Another company is preparing to sell Intel-based computers that can run Apple's Mac OS X. But unlike a US clone maker that's been sued by Apple, Open Tech won't pre-install the operating system on its machines.
A company spokesman, who said he was a member of Open Tech's legal team, refused to give more than his first name, Tom. "I won't say more because of the ruthless sharks that are swimming around," he said when asked why he wouldn't provide his full name or title.
Open Tech, which does not list its mailing address or telephone number on its Web site, will sell two different models, tagged as Open Tech Home and Open Tech XT, for US$620 and $1,200, respectively. The Open Tech Home machine will be equipped with an Intel dual-core Pentium processor, 3GB of memory, an nVidia GeForce 8600 CT video card and a 500GB hard drive. The XT, meanwhile, will include an Intel Core 2 quad-core CPU, 4GB of RAM, an nVidia GeForce 8800 video card and a 640GB drive.
Unlike Psystar, the US computer seller accused by Apple earlier this month of multiple instances of copyright and trademark infringement, Open Tech will not pre-install Mac OS X on its computers, Tom said.
He acknowledged that Open Tech is, thus, shifting the legal responsibility to users. "In a legal sense, that's correct," he said.
Open Tech's Tom argued that Apple's end-user licensing agreement (EULA) includes language allowing buyers to install a legitimately-purchased copy of Mac OS X on non-Apple hardware. "The end user on a legally purchased copy [of Mac OS X] is legally allowed to modify a system for his personal use," said Tom, who would only repeat "I'm on the legal team" when asked if he was an attorney.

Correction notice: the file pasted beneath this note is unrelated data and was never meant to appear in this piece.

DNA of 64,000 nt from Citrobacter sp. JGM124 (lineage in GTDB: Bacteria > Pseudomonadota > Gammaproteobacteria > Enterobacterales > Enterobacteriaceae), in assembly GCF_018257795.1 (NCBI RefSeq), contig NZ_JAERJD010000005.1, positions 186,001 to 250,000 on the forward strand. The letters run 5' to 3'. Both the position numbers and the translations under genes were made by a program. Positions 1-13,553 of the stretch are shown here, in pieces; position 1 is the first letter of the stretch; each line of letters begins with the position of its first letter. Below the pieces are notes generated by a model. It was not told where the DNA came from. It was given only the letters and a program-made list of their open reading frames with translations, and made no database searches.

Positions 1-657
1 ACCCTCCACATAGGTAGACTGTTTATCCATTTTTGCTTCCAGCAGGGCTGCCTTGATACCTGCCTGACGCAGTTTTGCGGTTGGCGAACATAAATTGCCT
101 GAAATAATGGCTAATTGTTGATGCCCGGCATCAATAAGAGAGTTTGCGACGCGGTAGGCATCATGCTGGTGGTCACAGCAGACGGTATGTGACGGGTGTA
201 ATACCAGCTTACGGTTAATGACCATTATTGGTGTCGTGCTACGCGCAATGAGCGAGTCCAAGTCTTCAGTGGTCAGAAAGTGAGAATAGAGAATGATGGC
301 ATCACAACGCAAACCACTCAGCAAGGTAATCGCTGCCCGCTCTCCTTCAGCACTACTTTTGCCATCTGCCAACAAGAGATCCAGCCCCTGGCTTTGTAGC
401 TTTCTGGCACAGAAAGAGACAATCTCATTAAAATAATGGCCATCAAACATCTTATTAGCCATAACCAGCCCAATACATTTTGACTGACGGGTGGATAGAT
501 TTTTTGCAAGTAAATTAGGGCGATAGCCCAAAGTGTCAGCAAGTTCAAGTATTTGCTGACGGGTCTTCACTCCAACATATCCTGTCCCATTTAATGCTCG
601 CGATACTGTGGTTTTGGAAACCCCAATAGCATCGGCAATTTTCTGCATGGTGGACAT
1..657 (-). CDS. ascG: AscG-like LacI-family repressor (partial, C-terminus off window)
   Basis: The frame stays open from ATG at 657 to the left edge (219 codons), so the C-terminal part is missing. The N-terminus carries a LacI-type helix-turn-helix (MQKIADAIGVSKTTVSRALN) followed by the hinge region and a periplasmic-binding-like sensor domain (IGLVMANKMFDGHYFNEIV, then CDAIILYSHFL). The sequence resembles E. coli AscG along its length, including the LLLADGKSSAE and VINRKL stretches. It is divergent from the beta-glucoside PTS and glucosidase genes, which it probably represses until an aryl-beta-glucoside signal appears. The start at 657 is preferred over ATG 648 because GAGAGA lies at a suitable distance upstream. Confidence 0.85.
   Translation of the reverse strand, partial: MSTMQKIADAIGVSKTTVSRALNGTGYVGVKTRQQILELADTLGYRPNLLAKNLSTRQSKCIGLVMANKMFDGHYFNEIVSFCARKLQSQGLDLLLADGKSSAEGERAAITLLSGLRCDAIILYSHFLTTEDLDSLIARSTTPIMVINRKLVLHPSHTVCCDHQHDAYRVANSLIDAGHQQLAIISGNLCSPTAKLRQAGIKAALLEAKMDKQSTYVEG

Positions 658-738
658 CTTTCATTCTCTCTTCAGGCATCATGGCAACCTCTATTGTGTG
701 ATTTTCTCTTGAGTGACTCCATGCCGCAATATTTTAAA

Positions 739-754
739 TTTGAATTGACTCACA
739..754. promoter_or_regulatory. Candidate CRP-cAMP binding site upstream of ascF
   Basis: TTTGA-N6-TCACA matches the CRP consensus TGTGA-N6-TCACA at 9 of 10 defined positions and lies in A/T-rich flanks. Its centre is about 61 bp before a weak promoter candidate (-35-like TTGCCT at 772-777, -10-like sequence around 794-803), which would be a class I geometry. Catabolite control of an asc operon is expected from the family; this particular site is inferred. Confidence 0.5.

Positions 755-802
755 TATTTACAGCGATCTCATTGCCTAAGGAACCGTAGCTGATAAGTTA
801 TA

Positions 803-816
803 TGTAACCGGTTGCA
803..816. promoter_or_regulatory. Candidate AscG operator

"They can't make a copy [of Mac OS X], but the ultimate consumer of our computers will have to purchase a copy, so Apple's not being harmed here," Tom added.
Apple's EULA (download PDF) specifically bars users from installing Mac OS X on hardware not sold by Apple. "This License allows you to install, use and run one (1) copy of the Apple Software on a single Apple-labeled computer at a time," the EULA reads. "You agree not to install, use or run the Apple Software on any non-Apple-labeled computer, or to enable others to do so."
Tom acknowledged the EULA's requirement that the Mac operating system be installed only on Apple's own hardware, but claimed "there's a little bit of a conflict there" between that requirement and what he said is a user's right to run the operating system on a modified computer. He also called the language that limits Mac OS X's use to Apple-branded hardware "the only fudgy spot" in the EULA, and then went on to criticize Apple for having former Vice President Al Gore on its board of directors.
"That's why you put Al Gore on your board, the European antitrust regulators won't touch that company," Tom said. "It's like paying tribute."
Open Tech is prepared to do battle with Apple if the company comes after it. "We definitely would defend this," said Tom. "The only possible case that Apple can make, the only one that has any chance, would be based on the end-user licensing agreement."